Recently, Impulse Point has announced a new version of SafeConnect that has improved support for mobile devices and video game systems.  Whether this means that those devices will now be required to install some version of the Policy Key required on Windows and Macintosh computers is not immediately clear.  It is also not clear if The College has already completed this update, or if it has any plans of doing so. The new update will also support an “emergency broadcast messaging” capability, and improves the ability of SafeConnect operators to manage and observe users’ information in real time.


LGBT Thoughts

Recently, news of Tyler Clementi’s suicide has pervaded most media. The circumstances surrounding his death, as well as his youth and promise, add to the tragedy of his unfortunate choice. We should mourn Tyler fully, use his story as a lesson, and perhaps, in the future, think before we act. It must be understood at the outset that this article is not intended to undermine this heartbreaking incident. However, the omnipresence of Tyler’s story is an opportune catalyst by which I may air a thought that has been on my mind for some time. It is simply this: gay men receive much more attention than gay women. Anyone who has friends or a computer knows about Tyler. But how many readers have heard about Carol and Laura Stutte?

The Stuttes are a lesbian couple from Vonore, TN, and their house burned down in early September 2010. An article detailing the incident appeared on, and stated that the couple believed the fire was arson – more precisely, a hate crime. This belief seems justified; the word “QUEERS” was spray-painted on their garage, and in August the couple had complained to the police of harassment from their neighbor. The article says the neighbor “threatened to kill them and burn down their house.” It was by sheer luck that no one was home that night; the couple had been too fearful to return to their property. There has been no follow-up story on the police investigation. More details on the story can be found on, but suffice it to say, this was a serious, intentional, and violent hate crime that went entirely unnoticed.

Photo by Bob Fowler/News Sentinel

To be sure I wasn’t the only person in the dark on the Stutte’s story, I typed their names into Google trends, which uses keywords to produce line graphs showing the history and frequency with which those words were searched on Google (or bar graphs showing which countries searched those terms the most, and in which languages.)  Now, allow me to give some perspective – if you type “cat banana” into the search bar, you get a fair amount of information; the first searches for “cat banana” start in late 2008 (a stressful year, I imagine) and then stop almost immediately. They do not appear again until early 2009, and those terms have been searched with relative frequency ever since – mostly within the Philippines. Type in “Tyler Clementi” to Google trends, and you will see a huge search spike in recent weeks. Type in “Carol Stutte” or “Laura Stutte” or “Carol and Laura Stutte,” and Google trends will tell you it has too little data to form a graph.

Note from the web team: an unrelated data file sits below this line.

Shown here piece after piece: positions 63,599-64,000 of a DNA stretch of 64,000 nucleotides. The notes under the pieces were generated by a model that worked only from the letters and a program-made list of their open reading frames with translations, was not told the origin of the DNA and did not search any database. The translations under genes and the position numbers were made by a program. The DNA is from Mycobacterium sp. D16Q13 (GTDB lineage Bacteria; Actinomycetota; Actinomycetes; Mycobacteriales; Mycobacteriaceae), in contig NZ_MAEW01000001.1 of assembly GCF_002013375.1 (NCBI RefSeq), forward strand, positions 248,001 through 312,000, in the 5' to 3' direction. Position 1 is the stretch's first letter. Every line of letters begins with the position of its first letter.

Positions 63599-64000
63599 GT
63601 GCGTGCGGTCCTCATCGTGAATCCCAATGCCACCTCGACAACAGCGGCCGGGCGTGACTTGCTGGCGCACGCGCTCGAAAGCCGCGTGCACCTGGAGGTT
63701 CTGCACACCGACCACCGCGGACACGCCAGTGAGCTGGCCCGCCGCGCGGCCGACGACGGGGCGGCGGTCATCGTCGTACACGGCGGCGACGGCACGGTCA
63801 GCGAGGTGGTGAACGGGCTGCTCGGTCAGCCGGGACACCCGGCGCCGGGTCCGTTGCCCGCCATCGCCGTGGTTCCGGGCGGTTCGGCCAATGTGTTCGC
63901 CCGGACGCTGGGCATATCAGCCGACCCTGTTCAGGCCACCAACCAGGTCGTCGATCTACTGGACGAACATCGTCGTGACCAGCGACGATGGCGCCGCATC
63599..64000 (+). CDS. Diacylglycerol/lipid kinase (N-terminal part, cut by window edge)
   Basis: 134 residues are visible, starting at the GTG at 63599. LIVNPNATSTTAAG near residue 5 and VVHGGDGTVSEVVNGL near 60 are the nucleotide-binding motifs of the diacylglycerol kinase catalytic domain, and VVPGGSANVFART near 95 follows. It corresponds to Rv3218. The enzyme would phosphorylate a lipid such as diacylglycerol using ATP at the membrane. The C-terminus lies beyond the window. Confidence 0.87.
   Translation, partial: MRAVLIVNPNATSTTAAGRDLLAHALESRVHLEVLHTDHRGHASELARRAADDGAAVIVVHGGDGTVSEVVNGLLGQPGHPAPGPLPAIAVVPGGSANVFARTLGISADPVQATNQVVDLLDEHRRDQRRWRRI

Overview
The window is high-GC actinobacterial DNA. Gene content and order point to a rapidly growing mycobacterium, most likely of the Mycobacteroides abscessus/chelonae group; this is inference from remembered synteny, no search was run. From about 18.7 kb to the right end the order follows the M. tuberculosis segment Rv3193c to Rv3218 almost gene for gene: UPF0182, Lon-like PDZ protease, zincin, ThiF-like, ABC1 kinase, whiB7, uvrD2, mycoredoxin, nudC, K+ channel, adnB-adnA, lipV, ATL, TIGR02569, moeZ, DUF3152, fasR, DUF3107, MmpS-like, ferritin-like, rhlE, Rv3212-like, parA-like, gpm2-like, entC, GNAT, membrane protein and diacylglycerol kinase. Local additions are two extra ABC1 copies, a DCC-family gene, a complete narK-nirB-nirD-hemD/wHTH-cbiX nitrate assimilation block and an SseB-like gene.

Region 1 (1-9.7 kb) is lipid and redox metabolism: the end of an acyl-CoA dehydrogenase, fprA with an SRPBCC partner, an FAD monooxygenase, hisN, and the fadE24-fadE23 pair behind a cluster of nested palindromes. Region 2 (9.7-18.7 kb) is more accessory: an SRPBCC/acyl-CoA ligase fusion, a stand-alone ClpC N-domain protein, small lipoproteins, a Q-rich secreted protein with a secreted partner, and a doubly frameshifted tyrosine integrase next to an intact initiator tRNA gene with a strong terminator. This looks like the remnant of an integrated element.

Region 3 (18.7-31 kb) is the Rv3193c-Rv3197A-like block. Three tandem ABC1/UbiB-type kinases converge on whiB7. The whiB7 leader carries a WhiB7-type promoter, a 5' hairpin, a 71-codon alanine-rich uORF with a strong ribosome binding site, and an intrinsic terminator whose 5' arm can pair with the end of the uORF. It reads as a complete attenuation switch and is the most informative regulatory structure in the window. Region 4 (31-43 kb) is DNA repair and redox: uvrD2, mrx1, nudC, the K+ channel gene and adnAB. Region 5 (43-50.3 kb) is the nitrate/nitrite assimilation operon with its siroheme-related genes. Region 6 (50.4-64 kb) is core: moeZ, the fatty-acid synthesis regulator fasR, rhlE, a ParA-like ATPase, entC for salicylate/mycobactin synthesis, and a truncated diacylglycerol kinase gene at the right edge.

I’m happy for the attention that the LGBT community gets, no matter how it is skewed. Social change sometimes takes baby steps. However, I would hope that members within the community would take measures to rectify this obvious inequity. And then, perhaps in the future, no one will have to point out the obvious irony of unequal attention within a movement fighting for equal rights.


The Cold Lore

My fascination with Antarctica always struck me as a strange, random blip of an interest—something that I was drawn to for no apparent reason. I viewed it as a divergent fascination, separated from my other passions and pastimes — an isolated hobby of sorts that didn’t necessarily fit into the rest of my life; or, if I was feeling a bit new-agey, perhaps an inkling of a past, more adventurous life. Antarctic explorer Ernest Shackleton’s journals kept me up nights, a map of the barren white continent has remained taped to my wall for years now, and every few months I inevitably end up on various websites, researching future employment possibilities down South—real South.